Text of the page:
There are things that you don't really need, but they make everyday life much more comfortable: For our focus "It sparked" we try out the best gadgets for a more relaxed life - from nerds to normal people. To begin with, our author has six noise-canceling headphones competing against loud Berlin.
There are two phases in the life of music listeners: the time before noise canceling and the time after noise canceling. I was in the first phase so far. Although noise canceling headphones have been around for a long time, I have always ignored the technology. Just like the arguments of friends who raved about their new headphones that hide the outside world. Do I need that? No, I thought. Until now.
Since the neighboring apartment has been rented out via Airbnb and since I am no longer alone in my home office, but share a living room and study with my partner, I have decided to finally give noise-canceling headphones a chance. This text describes my search for the perfect model for me: it should be cordless, suppress outside noise as well as possible, still be comfortable after several hours of wear and of course sound good.
The author enjoys the calm in the city. © ZEIT ONLINE
I chose six models for this test. Dreidavon, the Bose Noise CancelingHeadphones 700 , the Sony WH-1000XM3 (so much too handy model names) and the SennheiserPXC 550-II are the current top models from the manufacturers. They currently cost around 270 euros in retail. Three other models, the Teufel Real Blue NC , the JBL Club 950NC and the Sennheiser 450BT , are available between 150 and 200 euros and are therefore among the upper middle class. I deliberately chose classic headphones for the test, and not in-ear headphones like the AppleAirPods Pro, which are now also available with noise canceling and are dealt with in another text.
Ergonomics and equipment
First of all, on the outside. What do the headphones look like and, more importantly, how do they sit on your head? The fact that I have been wearing mainly in-ear headphones for years is also due to the fact that, as spectacle wearers, classic temple headphones quickly press on my ear. The good news: because noise-canceling headphones are also designed for longer flights (all models have between 20 and 30 hours of battery life in Bluetooth mode, according to the manufacturer), they are amazingly convenient. At least compared to my previous headphones. All models weigh between 230 and 260 grams. Only the JBL 950NC weighs 370 grams and they are actually a bit too heavy for me in the long run and a little too tight.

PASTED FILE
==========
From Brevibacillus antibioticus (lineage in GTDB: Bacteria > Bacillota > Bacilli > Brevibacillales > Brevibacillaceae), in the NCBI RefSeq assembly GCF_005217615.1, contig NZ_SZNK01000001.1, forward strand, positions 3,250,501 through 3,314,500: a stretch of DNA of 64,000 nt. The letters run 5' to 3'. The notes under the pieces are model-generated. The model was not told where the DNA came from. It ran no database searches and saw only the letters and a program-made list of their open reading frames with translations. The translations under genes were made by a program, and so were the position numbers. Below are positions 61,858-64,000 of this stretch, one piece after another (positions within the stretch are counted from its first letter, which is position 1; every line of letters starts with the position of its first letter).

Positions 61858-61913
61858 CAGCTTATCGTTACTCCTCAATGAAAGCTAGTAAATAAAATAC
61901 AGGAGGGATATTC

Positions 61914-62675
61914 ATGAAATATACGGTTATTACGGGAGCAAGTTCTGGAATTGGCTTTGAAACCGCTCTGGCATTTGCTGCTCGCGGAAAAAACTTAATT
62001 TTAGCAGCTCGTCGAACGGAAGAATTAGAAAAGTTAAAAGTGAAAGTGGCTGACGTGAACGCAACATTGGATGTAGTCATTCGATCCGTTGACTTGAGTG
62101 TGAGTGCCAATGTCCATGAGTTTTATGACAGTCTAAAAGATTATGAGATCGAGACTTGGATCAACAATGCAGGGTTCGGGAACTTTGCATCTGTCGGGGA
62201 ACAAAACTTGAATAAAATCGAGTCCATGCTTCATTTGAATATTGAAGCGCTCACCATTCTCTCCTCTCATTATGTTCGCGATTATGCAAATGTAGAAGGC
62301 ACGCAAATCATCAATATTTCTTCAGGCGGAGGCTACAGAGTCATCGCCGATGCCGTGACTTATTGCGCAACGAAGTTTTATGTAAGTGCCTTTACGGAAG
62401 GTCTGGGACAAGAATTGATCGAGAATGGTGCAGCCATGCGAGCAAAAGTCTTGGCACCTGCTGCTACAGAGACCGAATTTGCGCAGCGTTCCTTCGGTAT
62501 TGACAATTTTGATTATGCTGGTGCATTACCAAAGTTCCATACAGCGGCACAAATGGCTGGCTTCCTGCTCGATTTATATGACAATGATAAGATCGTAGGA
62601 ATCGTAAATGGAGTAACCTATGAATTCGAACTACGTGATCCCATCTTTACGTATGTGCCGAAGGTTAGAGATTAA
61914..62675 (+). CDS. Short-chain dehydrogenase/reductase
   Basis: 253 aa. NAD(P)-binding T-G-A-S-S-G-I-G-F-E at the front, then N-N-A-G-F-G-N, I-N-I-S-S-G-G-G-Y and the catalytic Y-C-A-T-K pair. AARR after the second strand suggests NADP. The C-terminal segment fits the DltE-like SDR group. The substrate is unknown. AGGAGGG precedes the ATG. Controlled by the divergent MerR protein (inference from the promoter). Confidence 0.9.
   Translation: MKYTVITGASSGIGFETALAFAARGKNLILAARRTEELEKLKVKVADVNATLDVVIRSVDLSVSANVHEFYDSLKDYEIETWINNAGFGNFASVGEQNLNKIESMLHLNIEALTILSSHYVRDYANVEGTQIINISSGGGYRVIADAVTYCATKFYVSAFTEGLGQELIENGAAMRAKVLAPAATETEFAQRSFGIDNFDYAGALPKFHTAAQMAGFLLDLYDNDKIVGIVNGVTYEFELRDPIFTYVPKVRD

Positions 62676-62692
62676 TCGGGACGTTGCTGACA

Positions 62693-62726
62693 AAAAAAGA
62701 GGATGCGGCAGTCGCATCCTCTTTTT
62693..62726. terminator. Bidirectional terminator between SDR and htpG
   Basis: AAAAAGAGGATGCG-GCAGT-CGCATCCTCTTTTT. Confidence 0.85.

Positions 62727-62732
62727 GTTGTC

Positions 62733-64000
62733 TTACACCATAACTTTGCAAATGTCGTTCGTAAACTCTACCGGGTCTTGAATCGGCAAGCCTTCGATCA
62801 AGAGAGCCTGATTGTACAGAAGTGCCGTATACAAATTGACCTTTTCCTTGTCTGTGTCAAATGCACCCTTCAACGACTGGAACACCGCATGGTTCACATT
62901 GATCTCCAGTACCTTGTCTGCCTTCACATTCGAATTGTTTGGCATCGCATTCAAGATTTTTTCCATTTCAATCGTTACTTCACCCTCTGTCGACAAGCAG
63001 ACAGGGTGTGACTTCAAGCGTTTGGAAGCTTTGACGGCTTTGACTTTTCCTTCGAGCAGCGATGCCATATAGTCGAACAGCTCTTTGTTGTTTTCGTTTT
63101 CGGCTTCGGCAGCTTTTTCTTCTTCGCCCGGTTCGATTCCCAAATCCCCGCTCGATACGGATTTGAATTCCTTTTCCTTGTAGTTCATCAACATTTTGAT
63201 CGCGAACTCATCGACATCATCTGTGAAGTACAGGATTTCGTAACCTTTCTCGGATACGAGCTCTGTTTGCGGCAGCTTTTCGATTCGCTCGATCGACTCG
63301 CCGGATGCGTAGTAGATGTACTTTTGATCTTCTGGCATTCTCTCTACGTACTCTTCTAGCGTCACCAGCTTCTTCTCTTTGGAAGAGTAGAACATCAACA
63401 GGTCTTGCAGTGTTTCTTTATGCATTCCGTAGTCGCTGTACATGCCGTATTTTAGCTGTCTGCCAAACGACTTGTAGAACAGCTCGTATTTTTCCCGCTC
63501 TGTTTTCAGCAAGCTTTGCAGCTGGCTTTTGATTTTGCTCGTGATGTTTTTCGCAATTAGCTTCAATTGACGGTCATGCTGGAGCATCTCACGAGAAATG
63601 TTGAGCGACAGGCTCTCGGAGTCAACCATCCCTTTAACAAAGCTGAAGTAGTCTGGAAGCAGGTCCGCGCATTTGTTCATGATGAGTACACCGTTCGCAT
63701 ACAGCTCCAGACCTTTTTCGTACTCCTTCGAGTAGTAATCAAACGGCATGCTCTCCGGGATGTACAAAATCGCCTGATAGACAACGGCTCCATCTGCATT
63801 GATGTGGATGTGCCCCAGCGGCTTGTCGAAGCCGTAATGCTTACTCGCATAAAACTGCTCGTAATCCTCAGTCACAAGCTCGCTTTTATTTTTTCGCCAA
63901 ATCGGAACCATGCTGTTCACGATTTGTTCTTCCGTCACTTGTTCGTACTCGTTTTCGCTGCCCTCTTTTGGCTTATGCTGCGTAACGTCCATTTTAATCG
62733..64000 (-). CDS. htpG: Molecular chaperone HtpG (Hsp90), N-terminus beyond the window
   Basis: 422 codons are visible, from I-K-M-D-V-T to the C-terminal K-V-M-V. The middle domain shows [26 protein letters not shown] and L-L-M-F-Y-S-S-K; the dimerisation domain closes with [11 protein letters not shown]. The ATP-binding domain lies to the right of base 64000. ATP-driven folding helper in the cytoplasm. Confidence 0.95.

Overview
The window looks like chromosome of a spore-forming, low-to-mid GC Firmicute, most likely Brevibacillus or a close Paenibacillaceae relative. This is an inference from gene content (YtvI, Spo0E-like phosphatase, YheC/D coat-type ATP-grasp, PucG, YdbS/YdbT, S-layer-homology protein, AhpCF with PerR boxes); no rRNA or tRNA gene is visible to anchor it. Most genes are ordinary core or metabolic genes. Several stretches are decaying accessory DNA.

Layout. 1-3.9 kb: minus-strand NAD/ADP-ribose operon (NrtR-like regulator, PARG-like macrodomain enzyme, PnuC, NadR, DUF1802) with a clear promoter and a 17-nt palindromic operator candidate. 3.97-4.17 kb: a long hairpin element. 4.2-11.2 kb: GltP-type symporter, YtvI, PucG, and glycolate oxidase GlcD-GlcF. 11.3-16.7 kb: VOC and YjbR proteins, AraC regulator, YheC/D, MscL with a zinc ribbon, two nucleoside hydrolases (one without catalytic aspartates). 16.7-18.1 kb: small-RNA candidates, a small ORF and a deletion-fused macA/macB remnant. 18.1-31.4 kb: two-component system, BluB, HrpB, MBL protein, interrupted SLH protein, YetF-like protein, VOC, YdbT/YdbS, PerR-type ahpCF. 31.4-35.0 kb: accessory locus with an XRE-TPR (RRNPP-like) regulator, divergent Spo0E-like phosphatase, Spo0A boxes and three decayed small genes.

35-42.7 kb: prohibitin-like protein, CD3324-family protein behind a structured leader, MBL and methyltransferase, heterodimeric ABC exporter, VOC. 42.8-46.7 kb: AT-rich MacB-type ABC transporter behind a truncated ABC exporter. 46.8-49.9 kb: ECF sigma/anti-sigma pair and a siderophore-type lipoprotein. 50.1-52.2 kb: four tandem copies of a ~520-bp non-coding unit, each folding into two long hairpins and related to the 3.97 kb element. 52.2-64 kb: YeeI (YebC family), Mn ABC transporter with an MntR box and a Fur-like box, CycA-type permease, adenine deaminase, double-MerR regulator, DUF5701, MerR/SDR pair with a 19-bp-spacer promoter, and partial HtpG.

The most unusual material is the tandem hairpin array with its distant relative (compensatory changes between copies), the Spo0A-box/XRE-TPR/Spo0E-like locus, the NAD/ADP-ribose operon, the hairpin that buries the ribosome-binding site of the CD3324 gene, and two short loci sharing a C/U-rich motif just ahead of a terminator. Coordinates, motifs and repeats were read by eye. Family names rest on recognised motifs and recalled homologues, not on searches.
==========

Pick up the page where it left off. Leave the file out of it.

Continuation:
Bose 700 © ZEIT ONLINE
The Bose 700 is completely different; They are not only light, but their look is particularly elegant and modern with their curved metal temples and barely recognizable control buttons. The Sennheiser PXC 550-II and the Sony WH-1000XM3 also feel good in the hand and on the head. In the cheaper Sennheiser 450BT and Teufel Real Blue NC, on the other hand, the plastic is more noticeable, but they also look robust and fit well, if not quite as perfectly as the more expensive versions.
However, the good fit of the PXC 550-II is clouded. Unlike the others, you don't turn it on or off with a button, but by turning the right ear cup on its hinge at a 90-degree angle. I found this cumbersome even after several days in the test because I accidentally issued it several times when I lost weight. There is also a deduction for charging them, like the Teufel Real Blue NC, with a micro USB cable, while all other models use the newer USB-C standard. I can easily charge them with my cell phone cable.
The PXC 550-II, however, makes up for this in that it is the only handset in the test that I could connect to my desktop PC via USB. For all other models, the USB connection is only for charging. To connect it to the PC, I first have to crawl under the table and plug the supplied (and in all cases very short) audio cable into the headphone jack. Laptops, on the other hand, of course, like smartphones, can be easily connected via Bluetooth.